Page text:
Disorderly stack of magazines, extreme close-up on corners with barcodes.

Journals that demand high fees for publication but offer few editorial services are deemed ‘predatory’.Credit: Getty

The widely used academic database Scopus hosts papers from more than 300 potentially ‘predatory’ journals that have questionable publishing practices, an analysis has found1. Together, these titles contributed more than 160,000 articles over three years — almost 3% of the studies indexed on Scopus during the period. Their presence on Scopus and other popular research databases raises concerns that poor-quality studies could mislead scientists and pollute the scientific literature.

“There are potentially serious consequences of predatory articles being indexed in scientific databases,” says Anna Severin, a sociologist who studies peer review at the University of Bern and has written about predatory journals infiltrating citation databases2. “Researchers might base their further research on poor-quality or even fabricated findings and cite these in their own publications, thereby further distributing untrustworthy science,” says Severin, who wasn’t involved in the latest study.

Predatory journals are those that tend to publish low-quality science and deviate from best editorial practices. They might use false or misleading information, or aggressive solicitation practices, and collect fees for publishing work that undergoes little editorial scrutiny. Researchers have previously found that some such journals are indexed in popular scholarly databases such as the biomedical site PubMed3, but the extent of the problem is difficult to quantify.

To conduct the latest analysis, published in Scientometrics on 7 February1, Vít Macháček and Martin Srholec, economists based at an economic institute run by Charles University and the Czech Academy of Sciences in Prague, compared the titles indexed in Scopus with a list of potentially predatory journals that was maintained by former librarian Jeffrey Beall until 2017. They found 324 of these questionable journals on the database; collectively these titles published some 164,000 papers between 2015 and 2017. That’s around 2.8% of the total number of papers indexed in the database during that period.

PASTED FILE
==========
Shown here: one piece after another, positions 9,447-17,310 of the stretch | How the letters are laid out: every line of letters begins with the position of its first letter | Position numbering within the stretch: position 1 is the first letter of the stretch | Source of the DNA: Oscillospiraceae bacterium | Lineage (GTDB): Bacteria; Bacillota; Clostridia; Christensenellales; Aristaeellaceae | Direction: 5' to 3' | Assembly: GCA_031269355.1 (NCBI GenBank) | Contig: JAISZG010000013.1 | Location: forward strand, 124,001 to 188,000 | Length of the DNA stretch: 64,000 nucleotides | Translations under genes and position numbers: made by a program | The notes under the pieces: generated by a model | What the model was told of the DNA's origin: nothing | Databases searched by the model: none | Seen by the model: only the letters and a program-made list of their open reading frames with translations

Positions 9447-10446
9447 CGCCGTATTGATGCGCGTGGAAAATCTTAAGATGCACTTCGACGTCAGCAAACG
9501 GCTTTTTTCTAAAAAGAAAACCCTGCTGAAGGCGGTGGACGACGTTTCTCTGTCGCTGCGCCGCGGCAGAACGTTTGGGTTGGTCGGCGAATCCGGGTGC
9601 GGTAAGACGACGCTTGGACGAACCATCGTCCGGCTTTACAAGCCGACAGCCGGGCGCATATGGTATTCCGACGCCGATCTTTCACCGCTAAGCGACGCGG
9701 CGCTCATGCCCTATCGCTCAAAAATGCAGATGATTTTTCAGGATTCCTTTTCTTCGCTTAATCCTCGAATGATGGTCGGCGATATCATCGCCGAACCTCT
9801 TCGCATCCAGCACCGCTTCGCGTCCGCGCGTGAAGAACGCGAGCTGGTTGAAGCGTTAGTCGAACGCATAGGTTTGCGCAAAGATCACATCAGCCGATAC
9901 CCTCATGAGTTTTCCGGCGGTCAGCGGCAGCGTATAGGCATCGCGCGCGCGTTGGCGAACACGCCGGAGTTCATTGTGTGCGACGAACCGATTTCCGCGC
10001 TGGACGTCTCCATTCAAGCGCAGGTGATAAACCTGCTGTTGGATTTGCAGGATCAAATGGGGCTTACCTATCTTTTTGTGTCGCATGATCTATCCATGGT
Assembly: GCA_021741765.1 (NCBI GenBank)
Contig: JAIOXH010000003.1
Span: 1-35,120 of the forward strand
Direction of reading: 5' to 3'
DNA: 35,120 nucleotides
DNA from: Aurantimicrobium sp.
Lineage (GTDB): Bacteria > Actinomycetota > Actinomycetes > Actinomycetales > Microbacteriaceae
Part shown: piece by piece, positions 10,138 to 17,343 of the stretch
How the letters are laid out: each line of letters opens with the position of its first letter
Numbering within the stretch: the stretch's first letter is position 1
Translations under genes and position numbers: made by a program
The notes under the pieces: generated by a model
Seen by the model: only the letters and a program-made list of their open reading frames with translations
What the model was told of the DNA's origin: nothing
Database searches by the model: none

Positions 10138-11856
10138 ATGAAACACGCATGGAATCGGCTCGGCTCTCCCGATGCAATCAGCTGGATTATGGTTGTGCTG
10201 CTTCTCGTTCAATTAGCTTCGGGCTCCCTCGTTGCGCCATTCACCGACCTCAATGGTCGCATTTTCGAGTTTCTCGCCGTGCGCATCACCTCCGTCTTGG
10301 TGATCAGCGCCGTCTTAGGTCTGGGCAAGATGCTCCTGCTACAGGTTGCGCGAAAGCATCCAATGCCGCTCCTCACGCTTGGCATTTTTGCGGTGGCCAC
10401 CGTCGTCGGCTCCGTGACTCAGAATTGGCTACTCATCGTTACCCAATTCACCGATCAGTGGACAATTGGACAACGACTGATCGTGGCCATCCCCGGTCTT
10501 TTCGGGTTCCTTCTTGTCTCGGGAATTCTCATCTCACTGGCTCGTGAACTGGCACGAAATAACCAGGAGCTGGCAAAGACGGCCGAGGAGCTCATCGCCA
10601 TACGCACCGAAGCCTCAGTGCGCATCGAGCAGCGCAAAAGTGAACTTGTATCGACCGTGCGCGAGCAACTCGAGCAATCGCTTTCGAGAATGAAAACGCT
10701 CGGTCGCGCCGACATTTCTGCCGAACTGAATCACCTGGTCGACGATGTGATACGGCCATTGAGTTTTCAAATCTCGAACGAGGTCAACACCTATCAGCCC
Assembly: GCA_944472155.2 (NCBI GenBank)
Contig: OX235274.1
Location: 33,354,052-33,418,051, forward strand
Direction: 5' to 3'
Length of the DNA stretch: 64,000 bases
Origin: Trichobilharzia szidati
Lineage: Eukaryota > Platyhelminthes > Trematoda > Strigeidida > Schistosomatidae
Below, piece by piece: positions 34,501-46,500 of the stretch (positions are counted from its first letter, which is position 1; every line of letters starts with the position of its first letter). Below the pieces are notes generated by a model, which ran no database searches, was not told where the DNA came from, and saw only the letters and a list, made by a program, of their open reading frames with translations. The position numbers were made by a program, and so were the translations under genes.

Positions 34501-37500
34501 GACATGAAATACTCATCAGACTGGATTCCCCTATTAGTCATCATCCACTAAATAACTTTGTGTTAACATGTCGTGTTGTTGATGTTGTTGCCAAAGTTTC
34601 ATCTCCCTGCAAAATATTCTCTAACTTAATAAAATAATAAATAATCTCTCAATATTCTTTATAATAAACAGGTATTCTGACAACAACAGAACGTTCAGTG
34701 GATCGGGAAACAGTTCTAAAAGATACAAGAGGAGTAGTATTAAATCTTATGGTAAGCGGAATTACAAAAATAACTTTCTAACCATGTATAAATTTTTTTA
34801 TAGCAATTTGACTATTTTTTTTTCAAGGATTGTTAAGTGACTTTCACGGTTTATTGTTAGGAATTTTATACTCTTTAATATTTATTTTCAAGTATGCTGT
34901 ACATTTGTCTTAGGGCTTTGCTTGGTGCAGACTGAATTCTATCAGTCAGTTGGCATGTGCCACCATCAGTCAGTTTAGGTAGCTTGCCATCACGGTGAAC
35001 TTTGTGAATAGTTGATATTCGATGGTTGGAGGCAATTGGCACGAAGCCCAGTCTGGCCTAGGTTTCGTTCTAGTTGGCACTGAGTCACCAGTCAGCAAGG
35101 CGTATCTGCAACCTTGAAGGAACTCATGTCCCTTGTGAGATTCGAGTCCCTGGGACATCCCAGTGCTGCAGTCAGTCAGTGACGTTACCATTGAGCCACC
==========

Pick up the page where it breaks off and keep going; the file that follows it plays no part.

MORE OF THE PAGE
Scopus, which is run by the Dutch publisher Elsevier, says that it has stopped indexing new content for 65% of all journals that are flagged to it for re-evaluation because of concerns about publishing practices. That means that papers from these titles are no longer added to the database — however, old content remains indexed, a spokesperson says. “Scopus is vigilant in identifying and discontinuing journals that are, or have become, predatory,” they told Nature. Scopus’s content-selection board evaluates and regularly reviews the inclusion of journals in the database, checking whether they meet certain metrics thresholds.

The inclusion of predatory journals in databases is problematic because it means that they can inflate author metrics, say physiologists Andrea Manca and Franca Deriu at the University of Sassari in Italy, who worked on the study identifying predatory journals in PubMed. This can make a difference in countries where career advancement strictly depends on these metrics.

In 2017, in an effort to address the problem of predatory journals, PubMed issued guidelines on the titles authors should publish in. But keeping track of these titles is difficult, say Manca and Deriu. “Predatory journals are continuously changing names and publishers, and keep growing in number as we speak.”